Table of Contents
Now you have your data populated (if you haven’t, please go back to the previous post) to complete the setup.
In this post, I’m going to show you various way to query your data using the SELECT command. When using in combination with other clauses (such as WHERE, LIMIT), you can get exactly what you want from your data.
Let’s get started.
Basic SELECT usage
Select all data from a table
When you don’t have a lot of data, you can use
SELECT * to get all the data from a table:
-- Select all columns from a table SELECT * FROM customers; SELECT * FROM orders;
The data returns from
SELECT * FROM customers is:
Select certain columns
There are times you only want to get data from specific columns. For example, you only need to customer’s id, first name and email from the customers table, here is the query you need:
-- Select specific columns from a table SELECT customer_id, first_name, email FROM customers;
You can set the columns’ names to different names if you want/need. For example, I want to rename the column email to customer_email, here is the query:
-- Select specific columns from a table SELECT customer_id, first_name, email as customer_email FROM customers;
Select only distinct values
There are times you want to get only the distinct values in a column. In such cases, use
DISTINCT. For example, you want to know how many unique first name in your customers table:
-- Select distinct values from a column SELECT DISTINCT first_name FROM customers;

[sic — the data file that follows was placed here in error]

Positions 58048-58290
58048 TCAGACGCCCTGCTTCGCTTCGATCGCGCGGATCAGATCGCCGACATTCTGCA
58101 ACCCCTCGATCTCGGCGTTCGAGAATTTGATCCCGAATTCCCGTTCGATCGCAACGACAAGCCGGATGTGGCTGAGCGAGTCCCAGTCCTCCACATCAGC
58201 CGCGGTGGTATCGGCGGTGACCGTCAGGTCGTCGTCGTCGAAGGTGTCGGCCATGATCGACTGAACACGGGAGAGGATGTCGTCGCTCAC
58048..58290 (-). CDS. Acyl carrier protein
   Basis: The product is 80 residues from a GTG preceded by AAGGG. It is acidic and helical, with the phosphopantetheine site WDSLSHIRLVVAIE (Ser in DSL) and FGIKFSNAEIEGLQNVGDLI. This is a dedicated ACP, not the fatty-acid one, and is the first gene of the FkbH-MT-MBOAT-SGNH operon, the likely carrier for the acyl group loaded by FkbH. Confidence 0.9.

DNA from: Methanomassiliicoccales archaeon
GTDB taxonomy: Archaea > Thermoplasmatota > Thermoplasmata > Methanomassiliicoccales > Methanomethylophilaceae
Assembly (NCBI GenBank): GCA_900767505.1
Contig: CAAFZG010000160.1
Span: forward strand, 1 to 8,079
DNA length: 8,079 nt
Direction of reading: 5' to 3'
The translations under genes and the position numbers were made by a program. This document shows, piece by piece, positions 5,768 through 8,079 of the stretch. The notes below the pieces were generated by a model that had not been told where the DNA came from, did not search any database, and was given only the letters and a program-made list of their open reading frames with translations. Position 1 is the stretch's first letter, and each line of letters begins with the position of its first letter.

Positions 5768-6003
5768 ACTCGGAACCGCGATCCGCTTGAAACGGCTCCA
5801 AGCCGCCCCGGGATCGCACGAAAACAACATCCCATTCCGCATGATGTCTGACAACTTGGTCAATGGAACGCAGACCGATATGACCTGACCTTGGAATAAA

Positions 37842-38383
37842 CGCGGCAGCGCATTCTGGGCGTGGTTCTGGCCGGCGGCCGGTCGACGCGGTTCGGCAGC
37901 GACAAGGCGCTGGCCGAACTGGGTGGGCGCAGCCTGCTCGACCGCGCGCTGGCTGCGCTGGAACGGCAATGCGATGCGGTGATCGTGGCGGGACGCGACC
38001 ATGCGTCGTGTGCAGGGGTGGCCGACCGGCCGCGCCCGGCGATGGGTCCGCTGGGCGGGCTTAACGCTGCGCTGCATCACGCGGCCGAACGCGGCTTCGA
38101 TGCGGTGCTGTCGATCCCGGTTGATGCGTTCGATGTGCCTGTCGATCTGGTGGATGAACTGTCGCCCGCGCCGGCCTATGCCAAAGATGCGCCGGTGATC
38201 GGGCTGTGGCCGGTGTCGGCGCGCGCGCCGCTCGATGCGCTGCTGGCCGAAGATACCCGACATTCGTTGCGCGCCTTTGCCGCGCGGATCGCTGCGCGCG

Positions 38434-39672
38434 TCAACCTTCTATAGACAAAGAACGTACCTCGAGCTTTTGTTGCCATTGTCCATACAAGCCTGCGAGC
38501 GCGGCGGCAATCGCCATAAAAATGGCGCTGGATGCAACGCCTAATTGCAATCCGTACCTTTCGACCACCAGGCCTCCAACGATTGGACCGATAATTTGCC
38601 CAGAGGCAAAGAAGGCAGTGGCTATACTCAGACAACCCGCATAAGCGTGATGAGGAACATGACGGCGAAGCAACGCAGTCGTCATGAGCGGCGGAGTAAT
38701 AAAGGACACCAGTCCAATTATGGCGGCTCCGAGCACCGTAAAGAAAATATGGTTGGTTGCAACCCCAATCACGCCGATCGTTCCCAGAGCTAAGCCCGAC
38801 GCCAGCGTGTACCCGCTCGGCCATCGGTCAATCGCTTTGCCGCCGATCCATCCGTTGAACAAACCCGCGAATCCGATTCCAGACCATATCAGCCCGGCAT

Filter result using WHERE
When your data grows bigger, select * could cause serious problems. Doing so could cause our database server runs out of memory. In addition, you are only interested in a subset of your data. In such case, you can use WHERE to create conditions that your data must match.
-- Select only the records that have customer_id < 10 SELECT * FROM customers WHERE customer_id < 10;
Of course, you can have many conditions in your WHERE statement. In such case, chain them with AND
-- Multiple conditions in WHERE SELECT * FROM customers WHERE customer_id < 10 AND last_name = 'Doe' AND phone LIKE '%1234'
ORDER the results
You can order your result by specific columns (plural). For example, you want to see the largest number of items in a single order, this is the query:
-- SELECT with ORDER BY single column SELECT * FROM order_items ORDER BY quantity DESC;
Take a look at the column price for line 4 and 5. As you can see, the quantity for these two items are the same. If you also want to order the price, add the price column to the ORDER BY clause:
-- SELECT with ORDER BY multiple columns SELECT * FROM order_items ORDER BY quantity DESC, price DESC;
LIMIT number of record
In the ORDER BY example above, if you are only interested in the top 3 items, you can use LIMIT:
-- SELECT with ORDER BY multiple columns and LIMIT SELECT * FROM order_items ORDER BY quantity DESC, price DESC LIMIT 3;
In this post, I’ve shown you the most common SELECT queries. With these knowledge, you can perform some useful queries against your database. HOwever, the SELECT statement could be much more powerful than this. I’ll introduce you to some advanced SELECT queries in the next post.
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